Tuesday, July 27, 2010


I just returned from a wonderful vacation on the Big Island of Hawaii with my husband, son, daughter and son-in-law. You may wonder what my vacation has to do with liturgical music, but don’t worry it does. While we were there we were treated to many of God’s blessings and unique creation: beautiful beaches, snorkeling, kayaking, cliff jumping, beautiful fish, jet skis, excellent food and the unique landscape that is present on an island with an active volcano. In addition to these were also treated to another blessing, a visit to St. Juvenaly Orthodox Mission.

John Burns, Choir Director at St Juvenaly
The choir director, a friend of my daughter and I, asked us if we would sing Vespers with them. We were happy to agree. Typically, the mission sings in unison or in two-parts, but John asked if we would sing so that the choir and community could experience the melodies in full harmony. My family can basically cover four parts between us – myself on soprano, Juliana on alto, Paul on tenor and my son-in-law Alex, although a tenor, on bass (which he can do in a pinch). We also had a native Hawaiian convert who sings bass join in with us, as well. We had a short rehearsal before Vespers and then sang the service.  First blessing for me was just getting to sing with my family — The Hughes/Woodill Family Singers! It was such a joy to be on vacation in this beautiful place and worship together and sing together. As a mom with adult children I realize this particular pleasure will not happen that frequently in the future. Second blessing was to be in this small mission parish singing Vespers with my friend John directing. We even sang one of the litanies in Hawaiian! Third blessing was the sweet community of believers at St Juvenaly Mission.

 Now, how do all these many blessings relate to this blog? My friend, John, has selected music for this community that works. He typically has 4-5 singers, none of them trained musicians (although the Hawaiian bass, Michael, who sang with us has recently relocated to the Big Island). They sing mostly in unison with an occasional second part harmonizing on the third. But this music is also adaptable to singing in 4-part harmony. Perfect. The melodies are simple, but not dull. They adapt easily to matching the pitch of the priest. In other words, during the dialogic portions of the service we took the priest’s chanting tone as the root. They have rhythmic interest and they sing well. We used Kievan melodies for the stichera on Lord, I Called and the Aposticha. Kievan chant is ideally suited to mission parishes because the melodies work well alone or harmonized with two voices or full 4-part harmony. Russian Common Chant (Obikhod) would not have worked as well in this situation as it is designed to be sung in 4-parts – when parts are left out it doesn’t really function or sound very well. I am aware of small parishes and missions, with limited singing resources, who try to sing Obikhod. The result is … well … less than optimal.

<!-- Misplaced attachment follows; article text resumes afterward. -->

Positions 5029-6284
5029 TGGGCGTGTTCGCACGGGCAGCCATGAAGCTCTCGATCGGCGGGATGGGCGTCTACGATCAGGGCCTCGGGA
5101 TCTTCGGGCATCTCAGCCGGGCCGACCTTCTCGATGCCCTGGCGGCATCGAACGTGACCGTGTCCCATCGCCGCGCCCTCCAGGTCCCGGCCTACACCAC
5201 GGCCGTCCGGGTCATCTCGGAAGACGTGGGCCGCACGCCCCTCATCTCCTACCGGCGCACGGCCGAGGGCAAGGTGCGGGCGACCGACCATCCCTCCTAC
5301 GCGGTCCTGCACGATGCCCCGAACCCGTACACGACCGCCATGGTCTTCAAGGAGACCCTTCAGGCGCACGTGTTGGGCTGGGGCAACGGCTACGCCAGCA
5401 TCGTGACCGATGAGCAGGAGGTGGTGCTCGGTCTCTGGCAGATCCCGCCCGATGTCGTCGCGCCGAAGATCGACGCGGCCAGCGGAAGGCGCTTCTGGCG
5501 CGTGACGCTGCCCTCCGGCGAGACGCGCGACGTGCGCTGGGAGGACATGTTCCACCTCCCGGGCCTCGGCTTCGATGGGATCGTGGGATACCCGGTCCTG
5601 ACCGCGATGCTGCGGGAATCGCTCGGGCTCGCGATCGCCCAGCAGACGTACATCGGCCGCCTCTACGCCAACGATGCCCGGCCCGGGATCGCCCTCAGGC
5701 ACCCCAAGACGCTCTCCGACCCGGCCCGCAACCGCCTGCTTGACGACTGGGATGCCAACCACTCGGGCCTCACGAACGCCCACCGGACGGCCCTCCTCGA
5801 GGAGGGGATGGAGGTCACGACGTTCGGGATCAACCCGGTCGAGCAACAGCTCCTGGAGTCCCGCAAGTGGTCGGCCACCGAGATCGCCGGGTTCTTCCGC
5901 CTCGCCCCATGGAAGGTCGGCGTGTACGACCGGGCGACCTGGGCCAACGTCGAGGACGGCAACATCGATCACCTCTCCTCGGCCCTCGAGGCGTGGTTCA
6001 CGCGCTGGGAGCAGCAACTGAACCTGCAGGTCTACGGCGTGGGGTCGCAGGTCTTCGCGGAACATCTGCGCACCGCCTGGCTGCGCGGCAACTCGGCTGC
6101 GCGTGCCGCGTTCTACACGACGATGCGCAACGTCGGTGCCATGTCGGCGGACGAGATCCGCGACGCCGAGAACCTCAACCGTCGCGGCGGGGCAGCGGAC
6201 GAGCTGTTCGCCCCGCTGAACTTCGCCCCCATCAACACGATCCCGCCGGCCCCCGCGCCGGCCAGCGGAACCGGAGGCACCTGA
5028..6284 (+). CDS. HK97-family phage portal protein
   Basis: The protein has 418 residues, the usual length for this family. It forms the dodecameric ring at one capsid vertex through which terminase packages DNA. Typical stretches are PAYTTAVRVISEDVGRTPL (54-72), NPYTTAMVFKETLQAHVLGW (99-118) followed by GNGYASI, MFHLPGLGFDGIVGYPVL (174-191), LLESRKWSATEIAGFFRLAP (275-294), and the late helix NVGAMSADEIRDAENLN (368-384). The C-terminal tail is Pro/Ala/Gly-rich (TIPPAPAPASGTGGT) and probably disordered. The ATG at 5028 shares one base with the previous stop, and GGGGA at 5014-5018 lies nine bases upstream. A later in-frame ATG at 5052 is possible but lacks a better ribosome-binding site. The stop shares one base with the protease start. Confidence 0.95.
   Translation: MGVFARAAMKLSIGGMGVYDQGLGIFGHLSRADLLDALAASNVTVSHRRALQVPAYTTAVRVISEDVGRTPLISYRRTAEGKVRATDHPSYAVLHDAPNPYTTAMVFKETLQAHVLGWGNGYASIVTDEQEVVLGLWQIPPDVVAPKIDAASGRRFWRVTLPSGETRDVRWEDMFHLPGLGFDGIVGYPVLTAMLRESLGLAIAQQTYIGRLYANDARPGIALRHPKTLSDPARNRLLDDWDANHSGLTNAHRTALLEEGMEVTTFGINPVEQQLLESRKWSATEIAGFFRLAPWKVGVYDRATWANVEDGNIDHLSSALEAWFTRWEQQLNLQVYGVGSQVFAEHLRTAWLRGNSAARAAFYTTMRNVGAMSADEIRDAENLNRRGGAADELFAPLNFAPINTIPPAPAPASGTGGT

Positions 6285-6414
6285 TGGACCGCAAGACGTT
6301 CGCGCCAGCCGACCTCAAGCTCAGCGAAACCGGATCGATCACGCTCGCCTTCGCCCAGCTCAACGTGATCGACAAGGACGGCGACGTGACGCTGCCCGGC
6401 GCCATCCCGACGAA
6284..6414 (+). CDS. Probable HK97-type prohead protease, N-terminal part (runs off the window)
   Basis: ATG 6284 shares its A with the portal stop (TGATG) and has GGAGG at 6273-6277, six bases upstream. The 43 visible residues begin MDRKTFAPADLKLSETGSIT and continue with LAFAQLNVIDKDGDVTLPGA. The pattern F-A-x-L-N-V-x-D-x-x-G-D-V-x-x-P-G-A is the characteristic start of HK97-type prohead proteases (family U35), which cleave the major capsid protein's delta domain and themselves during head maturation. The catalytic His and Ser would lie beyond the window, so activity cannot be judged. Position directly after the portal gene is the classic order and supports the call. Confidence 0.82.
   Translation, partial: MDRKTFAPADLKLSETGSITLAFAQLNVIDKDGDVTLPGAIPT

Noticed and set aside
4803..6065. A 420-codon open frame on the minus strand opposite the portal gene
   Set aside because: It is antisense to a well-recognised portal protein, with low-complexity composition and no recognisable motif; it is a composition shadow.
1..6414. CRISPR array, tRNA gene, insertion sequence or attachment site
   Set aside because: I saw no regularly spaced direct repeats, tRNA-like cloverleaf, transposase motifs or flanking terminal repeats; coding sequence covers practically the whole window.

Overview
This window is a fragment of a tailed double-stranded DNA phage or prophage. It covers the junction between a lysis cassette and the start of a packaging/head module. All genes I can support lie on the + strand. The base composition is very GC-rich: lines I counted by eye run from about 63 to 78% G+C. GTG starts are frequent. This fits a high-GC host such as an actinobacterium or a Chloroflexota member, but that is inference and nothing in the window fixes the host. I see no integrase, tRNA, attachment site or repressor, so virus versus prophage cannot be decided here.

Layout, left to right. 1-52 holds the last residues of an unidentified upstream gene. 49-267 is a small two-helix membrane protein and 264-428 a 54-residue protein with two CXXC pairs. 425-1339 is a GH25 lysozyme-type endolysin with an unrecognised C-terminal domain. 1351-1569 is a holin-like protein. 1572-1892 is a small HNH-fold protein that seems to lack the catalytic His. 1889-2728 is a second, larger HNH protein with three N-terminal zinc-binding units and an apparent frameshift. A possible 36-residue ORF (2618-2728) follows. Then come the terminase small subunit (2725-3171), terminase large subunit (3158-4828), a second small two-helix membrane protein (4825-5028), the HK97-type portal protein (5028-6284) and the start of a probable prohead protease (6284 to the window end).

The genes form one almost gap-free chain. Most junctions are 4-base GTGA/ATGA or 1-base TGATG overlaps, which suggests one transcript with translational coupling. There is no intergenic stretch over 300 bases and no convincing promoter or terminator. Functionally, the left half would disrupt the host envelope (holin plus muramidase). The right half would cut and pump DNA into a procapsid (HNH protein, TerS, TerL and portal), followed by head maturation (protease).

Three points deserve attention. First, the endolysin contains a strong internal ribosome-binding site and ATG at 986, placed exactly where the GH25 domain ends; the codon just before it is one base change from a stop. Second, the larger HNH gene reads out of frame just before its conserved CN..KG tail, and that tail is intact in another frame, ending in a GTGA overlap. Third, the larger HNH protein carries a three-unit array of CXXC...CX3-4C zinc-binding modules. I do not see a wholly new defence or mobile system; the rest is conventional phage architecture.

I encourage you to honestly examine the group of singers you have and access their strengths. As this mission demonstrates 4-parts are not essential. Beauty is. Perhaps choosing music that is unison or 2-parts would be helpful for bringing the liturgical moment to life with more energy and beauty. Also, if you are ever fortunate enough to be on the Big Island of Hawaii make sure that you visit St Juvenaly Mission: http://stjuvenaly.org/

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